Alexander Moody Stuart: A Memoir

Alexander Moody Stuart: A Memoir

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Many twenty-first-century Christians ‌still read the works and love the memory of the remarkable Scottish brotherhood that included Robert Murray M‘Cheyne and Andrew and Horatius Bonar. But the name of Alexander Moody Stuart (1809–98), whom they all esteemed so much, has been forgotten. Yet it took only one encounter with his preaching for M‘Cheyne to say, ‘I have found the man.’

Now, this new edition of Alexander Moody Stuart: A Memoir will throw light on a life and ministry which were profoundly influential—a ministry in which Moody Stuart was, variously, a pioneer rural missionary in an island fishing community; a capable church planter in a growing city; a clear and searching preacher; a much-loved pastor; a caring husband and father; and a committed advocate for overseas missionary endeavour.

Alexander Moody Stuart’s long life and ministry encompassed many of the defining events and debates in the Scottish church in the middle and later nineteenth century, including that which led to the formation of the Free Church of Scotland in 1843. But far from being defined by these important debates, his ministry was principally marked by contemporaries for its deep spirituality, earnestness, and originality.

This well-paced and engaging memoir, partly autobiographical and completed by its subject’s eldest son, covers the life, work, friendships, and challenges of one who was fully engaged with the people under his spiritual care, and who was also a willing defender of orthodox belief in an age of rapid change in approaches to Scripture. As Sinclair B. Ferguson notes in the Foreword, ‘like Andrew Bonar’s memoir of M‘Cheyne, there is a touch of heaven about these pages.’

It is hoped that the republication of this long-forgotten book will go some way to lift Alexander Moody Stuart out of relative obscurity—a man who, in his allotted time and circumstances, exercised a deep and penetrating ministry of the word, the character and aroma of which contain much to stimulate and inspire those engaged in that same spiritual work today.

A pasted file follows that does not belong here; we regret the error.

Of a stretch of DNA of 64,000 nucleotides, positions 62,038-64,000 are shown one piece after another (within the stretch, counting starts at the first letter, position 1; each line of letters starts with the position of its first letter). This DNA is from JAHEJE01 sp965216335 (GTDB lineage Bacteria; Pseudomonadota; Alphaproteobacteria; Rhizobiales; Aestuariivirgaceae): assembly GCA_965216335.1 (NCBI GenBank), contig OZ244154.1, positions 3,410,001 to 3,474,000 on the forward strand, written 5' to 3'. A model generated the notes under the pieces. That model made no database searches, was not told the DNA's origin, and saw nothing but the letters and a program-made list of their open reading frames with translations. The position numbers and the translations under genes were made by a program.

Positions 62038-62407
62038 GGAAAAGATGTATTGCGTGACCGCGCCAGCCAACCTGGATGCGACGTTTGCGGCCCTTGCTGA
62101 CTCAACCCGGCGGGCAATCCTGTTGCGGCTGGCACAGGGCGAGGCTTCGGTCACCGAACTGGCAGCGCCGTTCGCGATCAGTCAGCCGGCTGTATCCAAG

This fresh edition includes numerous illustrations and an extensive appendix containing several of Moody Stuart’s sermons and addresses, and other documents of interest.


‘Long forgotten and hard to obtain, Alexander Moody Stuart is a book for any Christian to enjoy, and every Christian will find it richly instructive, graciously challenging, and wonderfully inspiring. And for ministers of the gospel it is quite simply a ‘must have’. While it ranks among the finest Christian biographies of a past century, the effect of reading it will be a fresh desire to love Christ more and serve him better in the present century.’

—Sinclair B. Ferguson

‌‘There are few ministerial biographies that are better worth reading than Moody Stuart’s Life by his son.’

—Principal John Macleod (1872–1948)
in Scottish Theology

‌‘He has poetry in his soul, and beyond that, a heart like that of Rutherford, fired with love to the altogether Lovely One.’

—C. H. Spurgeon (1834–92)
Pastor of the Metropolitan Tabernacle Baptist Church, London

‘I know not a greater master in spiritual analysis.’

—Dr John ‘Rabbi’ Duncan (1796–1870)

‌‘Few were honoured to wield an influence so profound and far-reaching.’

—Address from the Free Presbytery of Edinburgh upon
Moody Stuart’s ministerial diamond jubilee in 1897

‌‘… a man who was the first and earliest of a well-defined and very remarkable school of preaching; who was also its patriarch and survivor; and who, besides being the originator, was himself the most original man not only in that school but, according to my judgment, in the whole Scottish pulpit during the long span of his ministerial career.’

—Alexander Taylor Innes (1833–1912)
Lawyer, political and ecclesiastical adviser, and author

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